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Help identifying a herb for chicken soup



UHPD 1 | 2    
4 Jan 2017  #1

As a child my mother grew an herb she used for chicken soup. She let the plant mature, pulled the whole plant, let it dry, and used primarily the seeds on the end of the stalk. Possibly basil or rosemary? Unknown spelling, but she called it "MEIGHTYONKA" Anyone can help me spell and/or ID please.


DominicB - | 1,822    
4 Jan 2017  #2

@UHPD

Probably "majeranek", known as marjoram in English.
Ironside 42 | 7,805    
4 Jan 2017  #3

dill?
seeds? What do you mean?
cumin?
DominicB - | 1,822    
4 Jan 2017  #4

She let the plant mature, pulled the whole plant, let it dry, and used primarily the seeds on the end of the stalk

That would be a good description of how dill is used, though. I suspect you confused the name with that of marjoram, which she also probably put in the soup. Dill is called "koperek" in Polish.
OP UHPD 1 | 2    
20 Jan 2017  #5

Clarification: Instead of seeds, what she used was the pods or seed husks that were in groups at the end of the stalks. Definitely not Dill. I'm leaning toward Rosemary, but it might be Oregano or Basal (that flowers and sprouts the seed pods). Guess I'll try to plant them in the spring and determine that way. Surprised the word she used was not recognized as my father spoke fluent Polish.......
DominicB - | 1,822    
21 Jan 2017  #6

@UHPD

The closest thing I can think of is Borage, which is called Ogórecznik (pickle plant) in Polish, but used to be called Miodnik (honey plant), because it is the most popular plant with bees in the garden, and is rarely seen without bees on its flowers. It's commonly grown in home gardens, usually for flavoring pickles, and can indeed be used in soups. Use google images to see if this is the plant.
Ziemowit 8 | 2,297    
21 Jan 2017  #7

Unknown spelling, but she called it "MEIGHTYONKA" Anyone can help me spell and/or ID please.

This is MACIERZANKA of which there are three types:
- macierzanka piaskowa (Thymus serpyllum),
- macierzanka tymianek (Thymus vulgaris),
- macierzanka zwyczajna (Thymus pulegioides).
Chemikiem 4 | 870    
21 Jan 2017  #8

MACIERZANKA

Thyme in English. I was quite surprised by this, always thought rosół was made with pietruszka, or sometimes dill.
Polonius3 998 | 12,126    
21 Jan 2017  #9

"MEIGHTYONKA"

Probably the peasant term marionka for marjoram, undoutedly the most widely used herb in Polish cookery.
DominicB - | 1,822    
22 Jan 2017  #10

marjoram, undoutedly the most widely used herb in Polish cookery.

Undoubtedly not. Parsley, dill and chives are much more widely used. Also, marjoram does not fit the description of the herb by the OP.
mafketis 16 | 4,039    
22 Jan 2017  #11

Probably the peasant term marionka

Phonetically yes, an American could totally hear 'marionka' as 'meightyonka'. In terms of appearance, could the term marionka be used for different herbs in different places?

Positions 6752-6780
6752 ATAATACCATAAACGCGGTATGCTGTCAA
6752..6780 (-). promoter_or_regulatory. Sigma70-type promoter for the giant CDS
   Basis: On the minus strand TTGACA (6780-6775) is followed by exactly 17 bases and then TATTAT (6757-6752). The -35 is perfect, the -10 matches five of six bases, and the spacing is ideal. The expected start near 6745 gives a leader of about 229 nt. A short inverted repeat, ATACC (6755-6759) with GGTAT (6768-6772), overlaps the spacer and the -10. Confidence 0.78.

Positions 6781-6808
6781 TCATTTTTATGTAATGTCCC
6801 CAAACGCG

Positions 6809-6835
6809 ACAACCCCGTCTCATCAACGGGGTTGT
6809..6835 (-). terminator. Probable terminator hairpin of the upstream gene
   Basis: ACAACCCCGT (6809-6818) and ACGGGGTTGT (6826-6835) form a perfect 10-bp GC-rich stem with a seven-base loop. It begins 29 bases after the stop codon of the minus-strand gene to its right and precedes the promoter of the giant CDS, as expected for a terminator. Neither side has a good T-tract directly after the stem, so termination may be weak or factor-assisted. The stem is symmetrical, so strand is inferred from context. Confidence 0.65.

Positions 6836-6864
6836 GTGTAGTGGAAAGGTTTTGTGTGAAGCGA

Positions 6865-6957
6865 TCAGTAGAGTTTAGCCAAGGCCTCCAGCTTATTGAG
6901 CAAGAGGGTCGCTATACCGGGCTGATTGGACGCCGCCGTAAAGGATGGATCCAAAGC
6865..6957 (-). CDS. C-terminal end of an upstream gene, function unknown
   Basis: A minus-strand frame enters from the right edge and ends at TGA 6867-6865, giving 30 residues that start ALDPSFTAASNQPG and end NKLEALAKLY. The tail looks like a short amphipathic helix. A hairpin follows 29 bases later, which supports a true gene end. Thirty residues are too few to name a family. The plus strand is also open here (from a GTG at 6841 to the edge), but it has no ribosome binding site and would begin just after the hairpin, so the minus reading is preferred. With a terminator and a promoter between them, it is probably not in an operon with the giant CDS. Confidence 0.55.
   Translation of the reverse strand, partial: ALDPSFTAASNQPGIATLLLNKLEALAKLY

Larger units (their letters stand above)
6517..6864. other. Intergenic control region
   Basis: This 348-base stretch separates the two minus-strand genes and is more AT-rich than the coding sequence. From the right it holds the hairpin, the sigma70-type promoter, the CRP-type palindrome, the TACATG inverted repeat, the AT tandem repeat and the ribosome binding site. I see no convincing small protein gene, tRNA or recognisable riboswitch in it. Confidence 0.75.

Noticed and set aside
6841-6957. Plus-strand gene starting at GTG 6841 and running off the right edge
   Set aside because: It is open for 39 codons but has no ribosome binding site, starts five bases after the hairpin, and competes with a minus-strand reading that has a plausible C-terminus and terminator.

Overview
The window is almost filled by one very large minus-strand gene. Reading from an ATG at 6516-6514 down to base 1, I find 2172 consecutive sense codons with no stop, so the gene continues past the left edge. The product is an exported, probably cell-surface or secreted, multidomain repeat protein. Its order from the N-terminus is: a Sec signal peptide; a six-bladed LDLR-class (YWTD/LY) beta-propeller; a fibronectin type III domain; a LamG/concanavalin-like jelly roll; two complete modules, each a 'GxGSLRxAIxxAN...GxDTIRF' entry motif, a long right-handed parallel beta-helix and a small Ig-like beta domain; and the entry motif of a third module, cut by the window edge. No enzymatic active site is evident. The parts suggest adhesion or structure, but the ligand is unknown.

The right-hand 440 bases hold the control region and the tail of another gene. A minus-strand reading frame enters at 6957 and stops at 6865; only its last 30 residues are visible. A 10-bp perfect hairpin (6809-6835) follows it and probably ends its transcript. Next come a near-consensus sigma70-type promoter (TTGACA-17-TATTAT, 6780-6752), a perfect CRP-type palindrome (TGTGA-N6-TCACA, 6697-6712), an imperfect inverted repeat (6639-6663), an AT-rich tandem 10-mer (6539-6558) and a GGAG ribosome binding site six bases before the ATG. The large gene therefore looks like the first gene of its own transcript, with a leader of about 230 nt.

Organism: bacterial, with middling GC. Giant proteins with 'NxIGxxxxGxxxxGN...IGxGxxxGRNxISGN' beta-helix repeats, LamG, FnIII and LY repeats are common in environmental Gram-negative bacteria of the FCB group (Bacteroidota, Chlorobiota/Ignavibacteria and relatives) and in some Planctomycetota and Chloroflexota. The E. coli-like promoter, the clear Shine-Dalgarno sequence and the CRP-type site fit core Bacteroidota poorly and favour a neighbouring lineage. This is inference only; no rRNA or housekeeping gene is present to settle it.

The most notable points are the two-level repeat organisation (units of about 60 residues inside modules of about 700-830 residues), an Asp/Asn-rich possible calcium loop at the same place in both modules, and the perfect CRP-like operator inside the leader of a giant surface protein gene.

Polonius3 998 | 12,126    
22 Jan 2017  #12

marjoram does not fit

But it fits the OP's popular ANglo-phonetic spelling "MEIGHTYONKA".
Of the dry herbs, marjoram is the most common. Of the fresh greens, dill and chives would be, Parlsey less so. The French use it a lot but Poles prefer dilled potatoes to parslied ones.,
DominicB - | 1,822    
22 Jan 2017  #13

@Polonius3

It doesn't fit his description of the herb at all. If you read the thread, you will see that I originally suggested marjoram, but he said "She let the plant mature, pulled the whole plant, let it dry, and used primarily the seeds on the end of the stalk." And later, "Instead of seeds, what she used was the pods or seed husks that were in groups at the end of the stalks." That does not jive at all with marjoram. Or thyme.

Another possibility is coriander. However, the description of the herb is so vague that no positive ID can be made.
mafketis 16 | 4,039    
22 Jan 2017  #14

However, the description of the herb is so vague that no positive ID can be made

My best guess is that she said "marionka" but it's impossible to ID exactly what she was using it of... (again my assumption was that a folk, non-standard name might be used for different herbs at different times in different places).
OP UHPD 1 | 2    
30 Jan 2017  #15

I wasn't going to give up. I searched for pictures many hours on the internet, and finally came to an answer that satisfied me. The herb is SWEET BASIL! The blooms are traditionally pinched off when the plant is young so that it will continue to produce all summer. But my mother planted so much, she harvested the dried seed pods which were much more favorable than dried leaves, which were better fresh. Thanks to all who tried to help. My mother spoke very little Polish so misnaming it would be understandable.....



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